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Texas lawmakers consider legislation to prevent cities from self-governance, Connecticut considers policy options to alleviate an eviction crisis, and Ohio residents await community water systems.

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Gov. Ron DeSantis breaks his silence on Trump's potential indictment and attacks Manhattan prosecutors, President Biden vetoes his first bill to protect socially conscious retirement investing, and the Supreme Court hears a case on Native American water rights.

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The 41st state has opted into Medicaid which could be a lifeline for rural hospitals in North Carolina, homelessness barely rose in the past two years but the work required to hold the numbers increased, and destruction of the "Sagebrush Sea" from Oregon to Wyoming is putting protection efforts for an itty-bitty bunny on the map.

Rising Utility Bills Unsustainable for Many Colorado Households

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Thursday, January 12, 2023   

Experts are warning Colorado households utility bills currently making their way to mailboxes are likely to be even higher than the supersized bills people received for November's energy use.

Denise Stepto, chief communications officer for Energy Outreach Colorado, said as energy prices have remained stubbornly high, December brought an arctic blast and subzero temperatures right in time for winter holiday celebrations.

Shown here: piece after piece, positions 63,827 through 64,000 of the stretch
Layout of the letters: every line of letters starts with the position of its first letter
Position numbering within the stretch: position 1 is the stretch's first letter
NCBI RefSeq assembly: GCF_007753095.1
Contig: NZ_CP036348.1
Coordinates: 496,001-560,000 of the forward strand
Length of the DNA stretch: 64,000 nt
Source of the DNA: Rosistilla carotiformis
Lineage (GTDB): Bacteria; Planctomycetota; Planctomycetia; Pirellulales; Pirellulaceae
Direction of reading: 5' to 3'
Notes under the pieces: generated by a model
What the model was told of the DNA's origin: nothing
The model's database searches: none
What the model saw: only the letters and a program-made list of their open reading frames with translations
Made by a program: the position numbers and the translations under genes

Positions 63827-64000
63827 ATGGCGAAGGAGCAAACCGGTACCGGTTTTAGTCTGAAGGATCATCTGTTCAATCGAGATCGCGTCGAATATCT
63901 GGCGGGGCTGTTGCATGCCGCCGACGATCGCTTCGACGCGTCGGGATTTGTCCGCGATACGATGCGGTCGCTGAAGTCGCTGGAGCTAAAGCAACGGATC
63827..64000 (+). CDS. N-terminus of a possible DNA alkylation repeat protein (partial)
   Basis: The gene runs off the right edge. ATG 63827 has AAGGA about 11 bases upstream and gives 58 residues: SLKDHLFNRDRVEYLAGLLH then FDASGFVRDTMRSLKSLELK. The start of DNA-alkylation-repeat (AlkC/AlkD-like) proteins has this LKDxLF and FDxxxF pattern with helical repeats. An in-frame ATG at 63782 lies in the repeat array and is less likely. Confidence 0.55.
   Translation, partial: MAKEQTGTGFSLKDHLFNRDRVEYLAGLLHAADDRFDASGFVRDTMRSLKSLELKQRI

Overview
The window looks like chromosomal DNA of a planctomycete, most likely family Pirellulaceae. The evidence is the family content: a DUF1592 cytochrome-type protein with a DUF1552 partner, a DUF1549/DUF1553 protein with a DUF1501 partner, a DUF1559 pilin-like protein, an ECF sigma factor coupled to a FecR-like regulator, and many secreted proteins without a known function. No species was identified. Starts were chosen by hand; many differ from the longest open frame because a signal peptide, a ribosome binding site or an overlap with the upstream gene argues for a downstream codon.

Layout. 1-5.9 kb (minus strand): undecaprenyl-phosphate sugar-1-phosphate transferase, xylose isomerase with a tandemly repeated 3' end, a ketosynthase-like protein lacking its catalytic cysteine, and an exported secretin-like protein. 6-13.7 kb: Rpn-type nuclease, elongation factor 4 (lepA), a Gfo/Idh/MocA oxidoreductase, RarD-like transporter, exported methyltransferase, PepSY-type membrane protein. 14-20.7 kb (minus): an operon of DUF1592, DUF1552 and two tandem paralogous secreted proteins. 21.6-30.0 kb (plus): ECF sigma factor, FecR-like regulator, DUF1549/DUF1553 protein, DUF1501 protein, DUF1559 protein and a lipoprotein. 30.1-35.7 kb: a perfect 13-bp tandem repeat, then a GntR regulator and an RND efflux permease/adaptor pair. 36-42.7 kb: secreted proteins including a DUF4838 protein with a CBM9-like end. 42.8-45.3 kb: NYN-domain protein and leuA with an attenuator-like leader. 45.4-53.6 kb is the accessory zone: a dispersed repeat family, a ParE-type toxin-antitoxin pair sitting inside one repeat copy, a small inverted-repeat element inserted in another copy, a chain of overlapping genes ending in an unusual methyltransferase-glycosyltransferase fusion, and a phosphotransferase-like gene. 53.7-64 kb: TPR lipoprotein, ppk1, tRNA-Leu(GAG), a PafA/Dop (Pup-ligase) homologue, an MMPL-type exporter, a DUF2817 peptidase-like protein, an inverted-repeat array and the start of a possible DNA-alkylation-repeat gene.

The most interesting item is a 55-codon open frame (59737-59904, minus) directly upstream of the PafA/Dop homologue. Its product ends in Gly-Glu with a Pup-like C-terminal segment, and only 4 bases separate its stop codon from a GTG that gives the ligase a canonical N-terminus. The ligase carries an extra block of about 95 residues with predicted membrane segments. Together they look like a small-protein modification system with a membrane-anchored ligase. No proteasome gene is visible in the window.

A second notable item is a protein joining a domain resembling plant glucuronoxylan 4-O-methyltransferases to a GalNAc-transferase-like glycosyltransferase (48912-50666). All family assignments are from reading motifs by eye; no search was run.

"This next bill, we think, is going to be the higher one, much higher," Stepto explained. "It was a holiday, so more people were gathered in a home, lights on, things cooking, everything going."

It is a problem, Stepto said, because many Coloradans may have already tapped one-time-only assistance through Energy Outreach Colorado and the state's Low-Income Energy Assistance Program.

Calls to Energy Outreach Colorado's Heat Help Line are up 43% compared with the same time period last year. The week ending Dec. 18, they received more than 16,000 calls, up from 9,000 the week before, which is the largest call volume in two years of tracking.

Stepto pointed to one call she fielded this week from a mother trying to get help for her veteran son with a disability who was struggling to afford his high energy bills. She pointed out there has been an increased sense of desperation, especially for fixed and low-income households.

Stepto worries higher-than-average utility bills, while not sustainable, are likely to continue through the winter months.

"People are not abusing their energy use," Stepto argued. "They're keeping their thermostat as low as they can. They're being energy wise, it's just the cost is the cost. So there's only so much that folks can do."

During the week ending Jan. 8, Energy Outreach Colorado released more than $473,000 to help 728 struggling households who applied for assistance to pay utility bills. People can still get help -- to make sure utilities are not disconnected, and connect with other programs for which they qualify -- by calling Energy Outreach Colorado's helpline: 866-432-8435.

Disclosure: Energy Outreach Colorado contributes to our fund for reporting on Energy Policy. If you would like to help support news in the public interest, click here.


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